The first part came from the crust. I started out using the recipe for such a crust in Bakewise by Shirley Corriher, one of the first books I go to when I’m baking, and the inspiration for not only the Bourbon Cream Pie, but for buying The Pie and Pastry Bible by Rose Levy Beranbaum, the book that the strawberry pie came from.
The goal of Shirley’s cookie crust was to make it easy to cut, even when cooled. One of the tricky parts with most of these crusts is that they turn rock-hard, thus making it impossible to get a clean slice. I didn’t want that, so the recipe seemed perfect.
Still, there’s no such thing as too much of a good thing, and I wanted a thicker crust than this recipe allowed for, so I doubled it and made a double-thick crust. All well and good, except that it cracked after I baked it. Disaster! What’s to be done?
After consulting the other cookbooks, I settled on a recipe that was very similar, but with the addition of sugar. The sugar was left out of Shirley’s recipe because the sugar toughens the crust and makes it hard to cut. The sugar, when it bakes, becomes somewhat fluid. When it cools, it will crystalize, and form a nice, stable structure. We figured that, with the addition of a little sugar as King Arthur suggested, we could perhaps manage to avoid the cracking. It worked, and it wasn’t too difficult to cut, so a win there.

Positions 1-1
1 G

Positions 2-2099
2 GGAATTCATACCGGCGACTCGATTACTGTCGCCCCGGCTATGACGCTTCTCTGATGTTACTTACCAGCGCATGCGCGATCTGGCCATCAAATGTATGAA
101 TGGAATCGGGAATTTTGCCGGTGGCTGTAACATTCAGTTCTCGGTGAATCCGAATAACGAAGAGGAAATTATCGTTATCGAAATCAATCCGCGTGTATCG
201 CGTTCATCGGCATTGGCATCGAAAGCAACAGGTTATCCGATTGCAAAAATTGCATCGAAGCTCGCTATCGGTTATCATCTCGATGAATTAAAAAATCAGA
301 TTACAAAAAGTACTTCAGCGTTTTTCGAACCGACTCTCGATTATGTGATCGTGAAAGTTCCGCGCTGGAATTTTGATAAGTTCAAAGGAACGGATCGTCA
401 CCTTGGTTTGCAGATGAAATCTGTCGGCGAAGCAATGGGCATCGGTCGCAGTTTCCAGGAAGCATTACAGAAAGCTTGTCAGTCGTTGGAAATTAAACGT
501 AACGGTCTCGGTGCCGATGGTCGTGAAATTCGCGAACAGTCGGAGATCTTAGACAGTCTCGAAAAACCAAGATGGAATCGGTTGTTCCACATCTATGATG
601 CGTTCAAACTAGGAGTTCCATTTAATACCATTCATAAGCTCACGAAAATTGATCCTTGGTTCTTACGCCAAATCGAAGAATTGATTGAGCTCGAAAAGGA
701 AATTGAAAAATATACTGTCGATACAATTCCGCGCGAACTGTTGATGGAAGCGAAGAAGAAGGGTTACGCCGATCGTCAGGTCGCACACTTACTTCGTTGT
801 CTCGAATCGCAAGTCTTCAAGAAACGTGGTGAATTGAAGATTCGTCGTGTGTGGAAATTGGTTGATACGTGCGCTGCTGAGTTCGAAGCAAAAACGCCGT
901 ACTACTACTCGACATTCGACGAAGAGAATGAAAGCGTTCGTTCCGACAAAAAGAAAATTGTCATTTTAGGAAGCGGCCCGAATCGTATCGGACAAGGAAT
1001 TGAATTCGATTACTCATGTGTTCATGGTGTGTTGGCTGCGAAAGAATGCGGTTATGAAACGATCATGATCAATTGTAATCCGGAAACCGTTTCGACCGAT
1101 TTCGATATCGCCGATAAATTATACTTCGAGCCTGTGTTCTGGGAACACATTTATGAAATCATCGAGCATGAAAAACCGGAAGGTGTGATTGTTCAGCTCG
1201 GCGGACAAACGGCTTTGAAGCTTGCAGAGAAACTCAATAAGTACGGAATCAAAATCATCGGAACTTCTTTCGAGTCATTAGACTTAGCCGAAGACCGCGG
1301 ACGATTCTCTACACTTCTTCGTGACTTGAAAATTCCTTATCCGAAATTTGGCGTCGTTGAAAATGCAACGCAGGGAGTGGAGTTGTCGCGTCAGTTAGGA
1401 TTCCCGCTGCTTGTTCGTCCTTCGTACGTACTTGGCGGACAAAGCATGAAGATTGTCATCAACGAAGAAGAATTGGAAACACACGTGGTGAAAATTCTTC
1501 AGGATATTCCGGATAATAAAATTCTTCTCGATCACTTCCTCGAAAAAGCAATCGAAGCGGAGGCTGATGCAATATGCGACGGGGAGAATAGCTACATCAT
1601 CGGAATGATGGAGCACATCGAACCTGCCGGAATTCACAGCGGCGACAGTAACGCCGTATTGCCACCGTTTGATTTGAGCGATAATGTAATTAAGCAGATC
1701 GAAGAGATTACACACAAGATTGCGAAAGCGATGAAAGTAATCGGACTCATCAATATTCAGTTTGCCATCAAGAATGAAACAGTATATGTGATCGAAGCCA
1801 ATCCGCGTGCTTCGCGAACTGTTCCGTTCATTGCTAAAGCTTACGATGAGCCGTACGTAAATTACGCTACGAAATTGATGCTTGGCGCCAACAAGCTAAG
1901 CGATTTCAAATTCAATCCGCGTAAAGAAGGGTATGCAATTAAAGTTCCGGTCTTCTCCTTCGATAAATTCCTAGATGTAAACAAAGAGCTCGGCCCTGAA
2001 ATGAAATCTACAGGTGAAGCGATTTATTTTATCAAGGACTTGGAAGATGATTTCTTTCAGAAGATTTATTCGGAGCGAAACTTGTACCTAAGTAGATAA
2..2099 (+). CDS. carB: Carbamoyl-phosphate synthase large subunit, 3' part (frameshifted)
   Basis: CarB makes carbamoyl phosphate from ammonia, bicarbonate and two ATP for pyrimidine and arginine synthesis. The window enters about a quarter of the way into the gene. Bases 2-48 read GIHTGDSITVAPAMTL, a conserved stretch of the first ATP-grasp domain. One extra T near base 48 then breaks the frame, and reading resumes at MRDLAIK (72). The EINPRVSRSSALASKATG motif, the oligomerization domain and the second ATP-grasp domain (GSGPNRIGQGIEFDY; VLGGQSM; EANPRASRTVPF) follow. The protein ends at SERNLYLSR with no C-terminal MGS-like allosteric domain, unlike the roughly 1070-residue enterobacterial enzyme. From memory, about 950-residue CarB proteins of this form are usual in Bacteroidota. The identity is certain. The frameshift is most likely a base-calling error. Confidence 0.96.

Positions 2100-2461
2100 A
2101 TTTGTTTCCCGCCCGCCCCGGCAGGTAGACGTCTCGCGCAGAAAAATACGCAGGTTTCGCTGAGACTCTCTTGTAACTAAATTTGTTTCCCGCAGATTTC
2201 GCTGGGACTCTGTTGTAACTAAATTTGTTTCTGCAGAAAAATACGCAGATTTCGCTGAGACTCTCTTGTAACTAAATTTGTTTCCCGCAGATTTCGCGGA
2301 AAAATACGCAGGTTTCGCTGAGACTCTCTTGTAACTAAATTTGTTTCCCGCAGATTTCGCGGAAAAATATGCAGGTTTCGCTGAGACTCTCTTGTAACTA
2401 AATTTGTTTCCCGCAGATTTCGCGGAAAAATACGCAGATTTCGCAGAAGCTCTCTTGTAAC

More fun was the filling of the pie. When I make eggnog, I take some egg yolks, mix in sugar, pour in some bourbon, mix with cream, and chill. This pie was very similar. Mix the sugar in the egg yolks, take some bloomed and dissolved gelatin, mix the gelatin and bourbon in with the yolks and sugar, then fold that into whipped cream. Chill. Ta da: Pie!
The first time I made it, I did not get the Ta da: Pie! I got the Ta da: eggnog in a pie shell. It didn’t set. There were three problems.
- Poor mixing. I skimped on the mixing of the sugar and egg yolks. Take a good mixer and blend them together until the egg yolks more or less double in volume and become several shades paler.
- Poor folding. I skimped on the folding, just pouring the yolk mixture in the whipped cream and folding. One should generally take about 1/3 of the lighter material, in this case the whipped cream, and stir it into the heavier material. Then pour that into the lighter material and fold. Otherwise you get what I got, which was a ribbon of dark yellow material throughout the cream.
- Too much alcohol. I swapped 1:1 the bourbon for the rum. I knew it’d be trouble, but I didn’t listen to myself. Yes, I was sooo lazy the first time I made this, and because I was lazy, my pie was lazy. Because 3 tablespoons of bourbon contains the same amount of alcohol as 1/4 cup of rum, adding the extra alcohol likely prevented the gelatin from setting properly. So, after doing the math, I reduced the bourbon and tried again, mixing and folding properly as well.
Open-Faced Double Strawberry Pie. Recipe via the Pie and Pastry Bible by Rose Levy Beranbaum.
Bourbon Cream Pie. Recipe adapted from Rum Cream Pie in Bakewise by Shirley Corriher. Cookie crumble crust recipe from the King Arthur Flour Baker's Companion.